Responding to Each Student’s Needs and Interests
What would an education system look like that responded to each student’s needs and interests – and based their progression on their individual mastery of vital skills and competencies? And what would it take to get there? These were some of the big questions at Jobs for the Future’s (JFF) Students at the Center symposium. A diverse audience of 150 leading practitioners, researchers, policymakers, and funders came together to discuss the findings of nine syntheses of research on student-centered approaches to learning, funded by the Nellie Mae Education Foundation (NMEF). For two days, we approached education from the perspective of the learner, grappling with how to harness old wisdoms and new technologies to make teaching and learning work for each and every student. We heard more than a few people comment that the Common Core State Standards are providing us a precious but narrow window in which people are paying close attention to what actually happens in the classroom. So how can we capitalize on this moment?
First, the speakers challenged current educational paradigms in which teachers face pressure to lump all students together and teach in a standardized way toward some middle ground along a set pace. To help all students master college and career-ready competencies, and to sustain the engagement that motivates them to be fully invested learners, curriculum needs to be as differentiated as the learners themselves. Advances in neuroscience are revealing that our brains are highly specialized, individual, and plastic — leading to vast variations in areas of strength among learners within a classroom. As much as differentiation is a buzzword, this framework differs a bit from the instructional philosophy that many of us may be accustomed to. While we so often focus on maximizing the use of high-engagement strategies and instructional approaches such as collaborative group work and Socratic circles, David Rose reminded us that a Socratic circle may be perceived as highly social to one student, not social enough to another, and terrifying to a third. The student-centered classroom strikes a balance between encouraging students to learn in the modality that works best for them, while making sure they are competent in all modalities. Developing the accessible, high-quality instructional tools that more easily allow and incentivize teachers to differentiate for each child is the challenge we need to tackle. In the words of researcher Rochelle Gutierrez, we have unmotivating contexts, not unmotivated kids.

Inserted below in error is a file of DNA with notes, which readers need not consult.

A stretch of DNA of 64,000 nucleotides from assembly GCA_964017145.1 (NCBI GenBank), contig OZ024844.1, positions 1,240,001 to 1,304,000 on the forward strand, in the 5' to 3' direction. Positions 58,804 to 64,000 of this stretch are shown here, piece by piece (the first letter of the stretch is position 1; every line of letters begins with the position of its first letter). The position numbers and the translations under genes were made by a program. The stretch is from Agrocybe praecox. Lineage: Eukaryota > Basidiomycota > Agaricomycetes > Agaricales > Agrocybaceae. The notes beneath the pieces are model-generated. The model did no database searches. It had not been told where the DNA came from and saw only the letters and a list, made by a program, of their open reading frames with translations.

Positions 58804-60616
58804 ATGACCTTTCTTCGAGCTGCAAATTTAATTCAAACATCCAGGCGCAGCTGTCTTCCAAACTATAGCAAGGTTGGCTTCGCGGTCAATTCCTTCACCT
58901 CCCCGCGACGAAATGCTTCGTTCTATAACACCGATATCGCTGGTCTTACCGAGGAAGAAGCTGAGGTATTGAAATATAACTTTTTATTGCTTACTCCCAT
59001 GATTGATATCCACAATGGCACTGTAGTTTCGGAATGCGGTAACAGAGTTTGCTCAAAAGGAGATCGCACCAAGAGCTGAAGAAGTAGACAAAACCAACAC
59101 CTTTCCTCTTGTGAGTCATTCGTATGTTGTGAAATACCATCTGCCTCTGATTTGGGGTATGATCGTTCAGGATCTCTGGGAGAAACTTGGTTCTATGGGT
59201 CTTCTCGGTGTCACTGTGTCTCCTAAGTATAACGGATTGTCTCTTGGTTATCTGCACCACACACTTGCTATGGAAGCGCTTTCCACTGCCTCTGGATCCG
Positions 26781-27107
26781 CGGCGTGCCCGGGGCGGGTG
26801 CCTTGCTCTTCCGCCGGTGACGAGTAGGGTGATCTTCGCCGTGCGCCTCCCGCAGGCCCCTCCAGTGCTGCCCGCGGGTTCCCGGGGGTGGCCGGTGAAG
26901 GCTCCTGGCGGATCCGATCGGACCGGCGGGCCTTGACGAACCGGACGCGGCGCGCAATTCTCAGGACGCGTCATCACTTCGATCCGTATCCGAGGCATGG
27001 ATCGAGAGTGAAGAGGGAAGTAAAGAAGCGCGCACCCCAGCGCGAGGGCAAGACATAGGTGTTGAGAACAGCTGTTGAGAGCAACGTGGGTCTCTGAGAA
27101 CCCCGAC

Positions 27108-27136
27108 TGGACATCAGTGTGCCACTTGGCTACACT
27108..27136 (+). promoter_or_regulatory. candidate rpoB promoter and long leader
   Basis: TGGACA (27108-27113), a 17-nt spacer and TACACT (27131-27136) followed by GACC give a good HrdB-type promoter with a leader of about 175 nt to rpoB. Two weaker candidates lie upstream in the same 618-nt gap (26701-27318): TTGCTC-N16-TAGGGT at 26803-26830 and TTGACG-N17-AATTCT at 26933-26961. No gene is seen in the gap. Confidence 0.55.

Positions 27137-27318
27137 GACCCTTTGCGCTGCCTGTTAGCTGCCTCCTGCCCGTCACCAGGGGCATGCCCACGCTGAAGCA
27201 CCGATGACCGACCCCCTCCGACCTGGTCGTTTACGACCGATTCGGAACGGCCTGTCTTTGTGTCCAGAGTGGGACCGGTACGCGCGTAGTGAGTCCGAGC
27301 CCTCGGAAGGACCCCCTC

Another powerful theme was the potential of assessment not only to allow competency-based progress through an education pathway, but also to act as a powerful learning tool. It’s an often-heard complaint that our testing regime detracts time from teaching and learning, so it was eye-opening to hear so many talk about how high-quality formative and even summative assessments contribute to learning. Good assessments give students targeted feedback about what mastery skills they’re striving for, how far they need to go, and what they need to do to get there. They give teachers feedback about their students and about how to improve their instruction. And they allow students to progress not based on seat time, but when they have mastered the competencies being assessed.
Where we really saw all of these ideas and practices come together was in Barbara Cervone and Kathleen Cushman’s study of teachers at work, in which they explored an expanded and reshaped role of the student-centered educator. In schools across the country—if not enough of them—teachers are using student-centered and competency-based approaches that raise academic achievement for underserved learners. These teachers have strong relationships with students, empowering them to personalize and direct their individual learning trajectories and motivating them to develop positive intellectual identities. One memorable example of a student-centered school was New York City’s iSchool, in which every student takes a course on the psychology and neuroscience of learning, and armed with this metacognitive reflection, creates his or her own learning plan, complete with an academic focus area.
JFF will continue to tackle questions of how educators can use the research highlighted at the symposium through the second phase of the Students at the Center project. With continued funding from NMEF, Students at the Center will consult with teachers, students, and administrators to develop tools, materials, and additional research that enable educators to translate the papers’ findings into everyday practice.
Through a separate, but related partnership with Boston Day and Evening Academy (BDEA), we will help spread BDEA’s well-honed competency-based approaches for off-track youth. BDEA is in the second year of hosting its Responsive Education Alternatives Lab (REAL), a summer institute with year-round follow-up to train others in how to translate the Common Core to a competency-based approach that effectively serves struggling youth.
Learn more about the Students at the Center research at studentsatthecenter.org.